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Interview with Stuart Townsend

From "Head in the Clouds"

By

Charlize Theron Stuart Townsend

Charlize Theron and Stuart Townsend in "Head in the Clouds"

© Sony Pictures Classics
What attracted you to this character?
What I love about him is that he falls for this girl. He's from another world, he's shy, working class, underdog, not very worldly, and falls for this woman who's privileged, aristocratic and bohemian. I don't think he cares about any of that stuff. He falls in love with her, and I love that because you can't tell your heart what to do.

They live in Paris in this idyllic life with Penelope [Cruz] and it's very bohemian. It's a piece of paradise and for a lot of people that would be it. And it's not enough for him because he's realized there's other stuff going on. He's in a bubble, but there's more.

What the biggest difference between you and this character?
It's a different time. He went to war, and I wouldn't go to war. No way. Whereas back then, I don't know, maybe I would have. The choices would have been so different, especially if I wanted to be an actor.

I definitely have the capacity to fall in love like he does, but it's different. Probably, I would have fought for her a little more, I think. He's a little cooler than I am. When they have their discussions, he doesn't push things, he just lets things happen. I'd probably push things and rock the boat. He's a quieter character, more introverted. There's moments and scenes they have where the argument was done, it was over, and he kind of let that happen. I probably wouldn't. I would have fought it.

You've played a few bisexual characters in the past, do you think it's easier to explore that in film?
Nowadays, yeah, people are much more comfortable, and that's what's happening with you people today. Yeah, it's mad. "Queer Eye for the Straight Guy" is a mainstream hit. Homosexuality is accepted. There's nothing to do anymore. I mean S&M stuff 15 to 20 years ago was like (whistles) and now it's mainstream. Everything alternative and cult ends up mainstream. Try to be original now, forget it. As soon as you are original, something comes down and throws you into mainstream. So, I think a lot of things are accepted.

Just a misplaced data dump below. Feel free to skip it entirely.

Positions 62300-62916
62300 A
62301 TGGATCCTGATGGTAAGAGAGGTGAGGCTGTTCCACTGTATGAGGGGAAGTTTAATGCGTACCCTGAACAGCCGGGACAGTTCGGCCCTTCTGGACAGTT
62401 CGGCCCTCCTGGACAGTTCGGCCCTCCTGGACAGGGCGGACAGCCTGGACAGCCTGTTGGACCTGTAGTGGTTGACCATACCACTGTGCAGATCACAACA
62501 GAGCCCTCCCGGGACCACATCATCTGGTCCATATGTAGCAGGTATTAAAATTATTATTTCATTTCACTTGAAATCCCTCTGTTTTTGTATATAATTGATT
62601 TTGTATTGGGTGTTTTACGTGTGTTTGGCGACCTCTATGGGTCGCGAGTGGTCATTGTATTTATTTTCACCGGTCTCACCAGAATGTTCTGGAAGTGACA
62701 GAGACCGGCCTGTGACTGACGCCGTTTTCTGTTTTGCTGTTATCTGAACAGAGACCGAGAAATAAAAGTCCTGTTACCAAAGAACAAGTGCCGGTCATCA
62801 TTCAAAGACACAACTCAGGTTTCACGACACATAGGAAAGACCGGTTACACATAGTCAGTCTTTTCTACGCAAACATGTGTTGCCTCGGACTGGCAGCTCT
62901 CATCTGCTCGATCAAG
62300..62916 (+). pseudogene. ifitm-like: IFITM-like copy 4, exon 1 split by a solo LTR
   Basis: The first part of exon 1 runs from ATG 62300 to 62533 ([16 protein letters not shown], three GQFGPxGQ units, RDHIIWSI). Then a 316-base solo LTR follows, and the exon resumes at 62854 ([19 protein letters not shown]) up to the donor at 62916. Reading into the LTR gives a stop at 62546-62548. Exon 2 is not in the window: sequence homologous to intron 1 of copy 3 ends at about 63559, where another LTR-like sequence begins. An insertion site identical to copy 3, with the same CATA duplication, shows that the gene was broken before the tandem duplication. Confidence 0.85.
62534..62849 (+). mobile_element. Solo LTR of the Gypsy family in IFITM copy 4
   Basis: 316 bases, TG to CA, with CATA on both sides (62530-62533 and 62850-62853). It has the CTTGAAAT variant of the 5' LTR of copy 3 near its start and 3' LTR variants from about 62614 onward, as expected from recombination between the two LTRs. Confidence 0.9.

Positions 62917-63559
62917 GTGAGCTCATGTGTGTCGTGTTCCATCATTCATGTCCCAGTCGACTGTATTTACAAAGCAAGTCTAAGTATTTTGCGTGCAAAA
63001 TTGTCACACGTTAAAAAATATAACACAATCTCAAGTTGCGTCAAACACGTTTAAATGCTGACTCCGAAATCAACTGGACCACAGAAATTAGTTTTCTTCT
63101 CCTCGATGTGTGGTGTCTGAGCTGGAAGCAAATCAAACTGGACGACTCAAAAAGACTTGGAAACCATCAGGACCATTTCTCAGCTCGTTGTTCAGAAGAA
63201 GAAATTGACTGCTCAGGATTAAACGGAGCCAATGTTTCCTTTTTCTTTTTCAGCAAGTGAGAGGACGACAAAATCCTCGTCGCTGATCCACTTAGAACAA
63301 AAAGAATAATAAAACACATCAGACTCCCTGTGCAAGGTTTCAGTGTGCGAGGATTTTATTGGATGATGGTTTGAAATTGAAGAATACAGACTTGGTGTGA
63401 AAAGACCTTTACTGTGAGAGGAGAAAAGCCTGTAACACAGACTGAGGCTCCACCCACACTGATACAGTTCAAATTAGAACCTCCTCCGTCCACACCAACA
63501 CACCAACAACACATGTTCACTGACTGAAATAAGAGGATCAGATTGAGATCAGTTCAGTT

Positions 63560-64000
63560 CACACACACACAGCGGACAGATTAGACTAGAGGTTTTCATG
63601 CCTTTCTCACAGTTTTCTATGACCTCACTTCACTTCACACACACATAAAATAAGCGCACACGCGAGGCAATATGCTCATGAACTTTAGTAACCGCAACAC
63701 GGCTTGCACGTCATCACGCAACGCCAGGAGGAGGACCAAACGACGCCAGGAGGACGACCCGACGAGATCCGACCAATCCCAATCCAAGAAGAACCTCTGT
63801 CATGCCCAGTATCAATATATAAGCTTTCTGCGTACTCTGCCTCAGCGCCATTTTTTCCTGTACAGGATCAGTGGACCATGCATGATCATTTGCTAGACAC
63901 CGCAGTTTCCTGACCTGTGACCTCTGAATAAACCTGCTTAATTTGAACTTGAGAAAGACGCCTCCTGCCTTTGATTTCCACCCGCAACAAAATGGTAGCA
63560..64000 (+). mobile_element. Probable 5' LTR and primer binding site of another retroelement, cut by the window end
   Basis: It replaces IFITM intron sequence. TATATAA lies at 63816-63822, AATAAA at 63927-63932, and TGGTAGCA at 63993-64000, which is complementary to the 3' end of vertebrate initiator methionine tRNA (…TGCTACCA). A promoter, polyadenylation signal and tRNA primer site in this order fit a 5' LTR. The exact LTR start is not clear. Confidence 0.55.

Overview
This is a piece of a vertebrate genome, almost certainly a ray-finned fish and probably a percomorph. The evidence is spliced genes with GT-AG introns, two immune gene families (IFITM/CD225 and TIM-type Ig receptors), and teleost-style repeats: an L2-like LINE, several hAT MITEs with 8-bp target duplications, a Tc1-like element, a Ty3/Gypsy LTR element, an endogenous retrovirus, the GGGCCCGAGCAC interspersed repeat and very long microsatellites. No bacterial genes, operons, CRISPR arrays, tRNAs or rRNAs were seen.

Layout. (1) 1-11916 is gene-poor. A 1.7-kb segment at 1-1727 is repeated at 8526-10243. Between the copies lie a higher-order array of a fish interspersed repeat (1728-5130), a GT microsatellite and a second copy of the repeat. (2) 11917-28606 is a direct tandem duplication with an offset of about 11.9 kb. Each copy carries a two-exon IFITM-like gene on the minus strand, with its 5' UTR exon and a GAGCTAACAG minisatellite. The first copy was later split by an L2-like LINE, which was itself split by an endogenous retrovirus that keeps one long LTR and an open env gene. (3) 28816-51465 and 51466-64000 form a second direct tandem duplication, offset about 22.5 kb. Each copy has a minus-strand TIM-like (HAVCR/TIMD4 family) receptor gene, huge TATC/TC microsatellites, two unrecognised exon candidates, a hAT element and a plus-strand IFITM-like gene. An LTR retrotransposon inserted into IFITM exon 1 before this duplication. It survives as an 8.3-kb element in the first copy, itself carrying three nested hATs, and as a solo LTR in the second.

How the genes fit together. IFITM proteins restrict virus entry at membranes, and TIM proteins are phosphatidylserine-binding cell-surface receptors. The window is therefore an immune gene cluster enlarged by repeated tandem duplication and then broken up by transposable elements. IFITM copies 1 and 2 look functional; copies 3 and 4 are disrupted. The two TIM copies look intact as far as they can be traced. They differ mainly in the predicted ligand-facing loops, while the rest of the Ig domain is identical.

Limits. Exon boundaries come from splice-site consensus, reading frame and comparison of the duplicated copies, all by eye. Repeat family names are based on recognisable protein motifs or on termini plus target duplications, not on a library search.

There are some good things about that, especially for kids nowadays. It's tough for them growing up and trying to be different! I think it's great. It shows that we're evolving, that we can get beyond the whole sexual thing. It's interesting that gay marriage is so controversial and religion still has such a stranglehold on our brains. Especially the Irish Catholic guilt. You must be born with it or something, but it still exists. It will gradually fade out. It's a good time.

There is innovation. It's like music, there are only so many musical notes, there are only so many computations of musical forms that exist. If you put that music into a computer, they'll probably give you some number but out of that number we have jazz, blues, so many different genres, and so many different innovators and genre. Most music these days, to me, is just crap, but occasionally there's stuff in there that's incredible. There are some innovations and my analogy is the same for film, it's such a young art form, a young language, and two or three times a year, I see a film and go, "Wow, that's different." And there are thousands of films being made now, but there's still room for more original film and more original music.

For me, if everyone was making great movies, that would be one thing. But the opportunity to do a good film is so small nowadays. It's like winning the lottery to be in a good film. So, when something when "League of Extraordinary Gentleman" comes up I do it because I need some money at the time and I want to work. I don't do it because I'm proud of it, and it didn't do anything for my soul. I need some cash and it's something to do.

This is the first film I've done in three years that I'm proud of that I've done. I like it and I don't care what anyone else thinks. It's a good story, and I know it will affect some people. Some people won't like it. And that might [not] happen for another three years, you never know. I might do another piece of s***, you never know.

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